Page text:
• RUSTUP_TRACE_DIR unstable (default: no tracing) Enables tracing and determines the directory that traces will be written too. Traces are of the form PID.trace. Traces can be read by the Catapult project tracing viewer.

  • RUSTUP_UNPACK_RAM unstable (default free memory or 500MiB if unable to tell, min 210MiB) Caps the amount of RAM rustup will use for IO tasks while unpacking.

  • RUSTUP_NO_BACKTRACE Disables backtraces on non-panic errors even when RUST_BACKTRACE is set.

  • RUSTUP_PERMIT_COPY_RENAME unstable When set, allows rustup to fall-back to copying files if attempts to rename result in an cross-device link errors. These errors occur on OverlayFS, which is used by Docker. This feature sacrifices some transactions protections and may be removed at any point. Linux only.

Configuration

Rustup has a settings file in TOML format at ${RUSTUP_HOME}/settings.toml. The schema for this file is not part of the public interface for rustup - the rustup CLI should be used to query and set settings.

On Unix operating systems a fallback settings file is consulted for some settings. This fallback file is located at /etc/rustup/settings.toml and currently can define only default_toolchain.

Network proxies

Enterprise networks often don't have direct outside HTTP access, but enforce the use of proxies. If you're on such a network, you can request that rustup uses a proxy by setting its URL in the environment. In most cases, setting https_proxy should be sufficient. Commands may differ between different systems and shells:

  • On a Unix-like system with a shell like bash or zsh:
    export https_proxy=socks5://proxy.example.com:1080
    
  • On Windows Command Prompt (cmd):
    set https_proxy=socks5://proxy.example.com:1080
    
  • On Windows PowerShell (or PowerShell Core):
    $env:https_proxy="socks5://proxy.example.com:1080"
    
  • Replace socks5://proxy.example.com:1080 with http://proxy.example.com:8080 when an HTTP proxy is used instead.

If you need a more complex setup, rustup supports the convention used by the curl program, documented in the ENVIRONMENT section of its manual page.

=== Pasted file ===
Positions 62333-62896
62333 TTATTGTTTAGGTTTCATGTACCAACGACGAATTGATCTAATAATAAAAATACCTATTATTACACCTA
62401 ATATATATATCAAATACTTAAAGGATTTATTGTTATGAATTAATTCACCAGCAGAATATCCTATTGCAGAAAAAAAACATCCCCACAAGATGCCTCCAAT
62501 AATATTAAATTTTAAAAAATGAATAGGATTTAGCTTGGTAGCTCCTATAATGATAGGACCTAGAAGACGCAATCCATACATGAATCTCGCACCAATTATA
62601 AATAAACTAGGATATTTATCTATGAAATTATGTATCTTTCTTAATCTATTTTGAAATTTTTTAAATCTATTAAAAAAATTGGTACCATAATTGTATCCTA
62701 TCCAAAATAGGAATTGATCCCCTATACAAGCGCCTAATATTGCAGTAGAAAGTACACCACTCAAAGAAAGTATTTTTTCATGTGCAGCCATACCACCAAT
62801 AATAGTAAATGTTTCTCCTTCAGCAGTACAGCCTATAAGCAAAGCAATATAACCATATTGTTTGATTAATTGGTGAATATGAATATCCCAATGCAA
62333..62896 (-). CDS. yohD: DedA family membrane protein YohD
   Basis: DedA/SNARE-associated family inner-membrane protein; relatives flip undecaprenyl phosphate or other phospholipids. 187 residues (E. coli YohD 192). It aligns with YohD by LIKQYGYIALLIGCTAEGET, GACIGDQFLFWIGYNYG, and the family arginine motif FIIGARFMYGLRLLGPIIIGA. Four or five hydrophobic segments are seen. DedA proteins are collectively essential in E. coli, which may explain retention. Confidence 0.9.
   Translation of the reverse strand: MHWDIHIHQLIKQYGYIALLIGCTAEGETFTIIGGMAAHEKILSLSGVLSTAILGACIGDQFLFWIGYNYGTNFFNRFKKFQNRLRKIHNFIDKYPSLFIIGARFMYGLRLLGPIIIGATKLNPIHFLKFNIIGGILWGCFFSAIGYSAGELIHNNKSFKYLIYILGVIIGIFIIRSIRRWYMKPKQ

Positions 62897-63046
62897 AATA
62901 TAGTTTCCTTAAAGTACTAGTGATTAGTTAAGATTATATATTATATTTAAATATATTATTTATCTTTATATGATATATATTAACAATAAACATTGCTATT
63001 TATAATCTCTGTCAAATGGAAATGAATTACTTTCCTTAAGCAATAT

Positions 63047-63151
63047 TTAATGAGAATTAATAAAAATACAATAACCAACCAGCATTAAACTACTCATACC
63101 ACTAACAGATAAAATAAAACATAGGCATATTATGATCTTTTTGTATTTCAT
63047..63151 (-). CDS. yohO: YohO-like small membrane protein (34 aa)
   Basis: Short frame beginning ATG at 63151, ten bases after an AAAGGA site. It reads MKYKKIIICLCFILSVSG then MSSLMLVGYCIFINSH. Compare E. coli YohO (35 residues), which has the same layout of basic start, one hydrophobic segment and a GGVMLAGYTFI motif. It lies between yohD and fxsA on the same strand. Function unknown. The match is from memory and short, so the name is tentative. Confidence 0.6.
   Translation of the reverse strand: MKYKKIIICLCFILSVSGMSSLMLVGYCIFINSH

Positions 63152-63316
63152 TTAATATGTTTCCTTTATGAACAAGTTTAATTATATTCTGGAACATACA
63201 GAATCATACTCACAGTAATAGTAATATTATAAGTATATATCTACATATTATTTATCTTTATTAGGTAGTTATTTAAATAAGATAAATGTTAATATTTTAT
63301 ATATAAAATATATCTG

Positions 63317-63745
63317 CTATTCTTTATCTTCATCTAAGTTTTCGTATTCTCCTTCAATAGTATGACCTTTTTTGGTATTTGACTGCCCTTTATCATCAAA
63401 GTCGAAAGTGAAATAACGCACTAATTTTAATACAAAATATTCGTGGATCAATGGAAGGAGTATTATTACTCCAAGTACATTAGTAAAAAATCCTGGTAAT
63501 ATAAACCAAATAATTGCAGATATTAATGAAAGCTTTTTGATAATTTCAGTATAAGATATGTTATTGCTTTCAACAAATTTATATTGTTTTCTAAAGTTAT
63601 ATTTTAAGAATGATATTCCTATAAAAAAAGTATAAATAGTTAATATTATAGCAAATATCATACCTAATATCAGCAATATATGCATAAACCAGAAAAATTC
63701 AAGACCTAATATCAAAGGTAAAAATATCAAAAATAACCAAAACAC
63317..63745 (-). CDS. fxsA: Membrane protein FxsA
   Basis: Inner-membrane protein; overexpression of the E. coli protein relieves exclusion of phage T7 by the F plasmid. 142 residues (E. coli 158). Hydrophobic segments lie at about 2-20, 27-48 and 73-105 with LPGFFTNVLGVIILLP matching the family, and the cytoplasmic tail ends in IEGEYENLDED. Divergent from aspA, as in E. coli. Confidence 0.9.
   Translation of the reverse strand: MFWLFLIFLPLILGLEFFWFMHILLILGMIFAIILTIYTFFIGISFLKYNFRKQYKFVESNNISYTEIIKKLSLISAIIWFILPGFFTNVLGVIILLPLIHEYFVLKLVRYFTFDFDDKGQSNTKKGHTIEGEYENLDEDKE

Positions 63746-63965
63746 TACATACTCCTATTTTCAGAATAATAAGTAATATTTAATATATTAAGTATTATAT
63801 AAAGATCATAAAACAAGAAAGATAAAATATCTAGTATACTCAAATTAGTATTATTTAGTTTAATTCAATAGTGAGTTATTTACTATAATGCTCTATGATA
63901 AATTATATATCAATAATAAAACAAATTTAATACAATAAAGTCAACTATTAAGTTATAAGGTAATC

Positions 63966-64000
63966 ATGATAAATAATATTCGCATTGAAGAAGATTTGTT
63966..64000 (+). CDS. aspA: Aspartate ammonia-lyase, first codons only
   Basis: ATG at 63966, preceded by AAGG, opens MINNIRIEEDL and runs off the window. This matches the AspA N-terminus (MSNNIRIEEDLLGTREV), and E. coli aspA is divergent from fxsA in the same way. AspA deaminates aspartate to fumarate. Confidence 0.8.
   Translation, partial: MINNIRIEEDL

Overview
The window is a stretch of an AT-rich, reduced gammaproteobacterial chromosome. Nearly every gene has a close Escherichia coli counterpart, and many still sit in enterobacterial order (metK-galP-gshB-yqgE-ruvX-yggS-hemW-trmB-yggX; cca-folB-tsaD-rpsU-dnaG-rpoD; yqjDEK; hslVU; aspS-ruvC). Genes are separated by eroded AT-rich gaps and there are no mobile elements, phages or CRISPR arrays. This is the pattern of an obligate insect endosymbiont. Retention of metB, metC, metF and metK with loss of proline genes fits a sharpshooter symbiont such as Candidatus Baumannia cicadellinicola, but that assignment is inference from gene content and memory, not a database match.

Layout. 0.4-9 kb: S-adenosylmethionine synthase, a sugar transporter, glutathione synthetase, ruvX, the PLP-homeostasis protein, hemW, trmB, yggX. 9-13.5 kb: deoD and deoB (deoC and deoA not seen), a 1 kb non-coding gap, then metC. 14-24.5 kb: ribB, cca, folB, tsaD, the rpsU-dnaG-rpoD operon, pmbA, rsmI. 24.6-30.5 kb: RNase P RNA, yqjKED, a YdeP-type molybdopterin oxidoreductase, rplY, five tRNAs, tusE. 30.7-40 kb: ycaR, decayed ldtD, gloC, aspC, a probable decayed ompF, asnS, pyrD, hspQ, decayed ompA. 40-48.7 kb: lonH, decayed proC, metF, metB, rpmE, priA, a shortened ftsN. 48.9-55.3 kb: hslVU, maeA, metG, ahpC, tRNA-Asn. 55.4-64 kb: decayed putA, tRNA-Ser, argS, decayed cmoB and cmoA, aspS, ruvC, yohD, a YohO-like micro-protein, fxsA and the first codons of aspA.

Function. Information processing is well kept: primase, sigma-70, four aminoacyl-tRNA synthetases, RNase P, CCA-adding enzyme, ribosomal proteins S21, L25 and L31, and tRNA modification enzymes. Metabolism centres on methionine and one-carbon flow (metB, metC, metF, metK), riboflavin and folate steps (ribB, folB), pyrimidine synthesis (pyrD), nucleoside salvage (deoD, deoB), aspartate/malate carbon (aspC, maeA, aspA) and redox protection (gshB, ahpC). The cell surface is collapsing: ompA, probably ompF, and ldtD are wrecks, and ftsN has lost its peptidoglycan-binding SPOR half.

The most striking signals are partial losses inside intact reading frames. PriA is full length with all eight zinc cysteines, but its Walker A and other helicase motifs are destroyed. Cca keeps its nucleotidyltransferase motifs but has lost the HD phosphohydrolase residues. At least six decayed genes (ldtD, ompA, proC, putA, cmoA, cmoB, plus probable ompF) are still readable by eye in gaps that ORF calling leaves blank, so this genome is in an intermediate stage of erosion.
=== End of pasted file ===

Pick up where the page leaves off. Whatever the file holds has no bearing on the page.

The use of curl is presently deprecated, however it can still be used by providing the RUSTUP_USE_CURL environment variable, for example:

RUSTUP_USE_CURL=1 rustup update

Note that some versions of libcurl apparently require you to drop the http:// or https:// prefix in environment variables. For example, export http_proxy=proxy.example.com:1080 (and likewise for HTTPS). If you are getting an SSL unknown protocol error from rustup via libcurl but the command-line curl command works fine, this may be the problem.

Examples

CommandDescription
rustup default nightlySet the default toolchain to the latest nightly
rustup set profile minimalSet the default profile
rustup target listList all available targets for the active toolchain
rustup target add arm-linux-androideabiInstall the Android target
rustup target remove arm-linux-androideabiRemove the Android target
rustup run nightly rustc foo.rsRun the nightly regardless of the active toolchain
rustc +nightly foo.rsShorthand way to run a nightly compiler
rustup run nightly bashRun a shell configured for the nightly compiler
rustup default stable-msvcOn Windows, use the MSVC toolchain instead of GNU
rustup override set nightly-2015-04-01For the current directory, use a nightly from a specific date
rustup toolchain link my-toolchain "C:\RustInstallation"Install a custom toolchain by symlinking an existing installation
rustup showShow which toolchain will be used in the current directory
rustup toolchain uninstall nightlyUninstall a given toolchain
rustup toolchain helpShow the help page for a subcommand (like toolchain)
rustup man cargo(Unix only) View the man page for a given command (like cargo)

Security

rustup is secure enough for most people, but it still needs work. rustup performs all downloads over HTTPS, but does not yet validate signatures of downloads.

File modes on installation honor umask as of 1.18.4, use umask if very tight controls are desired.

If you wish to report a security issue, please follow the Rust security policy.

FAQ

Is this an official Rust project?

Yes. rustup is an official Rust project. It is the recommended way to install Rust at https://www.rust-lang.org.

How is this related to multirust?

rustup is the successor to multirust. rustup began as multirust-rs, a rewrite of multirust from shell script to Rust, by Diggory Blake, and is now maintained by The Rust Project.

Can rustup download the Rust source code?

The source for Rust's standard library can be obtained by running rustup component add rust-src. It will be downloaded to the <toolchain root>/lib/rustlib/src/rust directory of the current toolchain.

The source for the compiler and tools must be obtained from the Rust repository or the standalone source tarballs.

rustup fails with Windows error 32

If rustup fails with Windows error 32, it may be due to antivirus scanning in the background. Disable antivirus scanner and try again.

I get "error: could not remove 'rustup-bin' file: 'C:\Users\USER\.cargo\bin\rustup.exe'"

If rustup fails to self-update in this way it's usually because RLS is running (your editor is open and running RLS). The solution is to stop RLS (by closing your editor) and try again.

rustup exited successfully but I can't run rustc --version

Restart your shell. This will reload your PATH environment variable to include Cargo's bin directory ($CARGO_HOME/bin).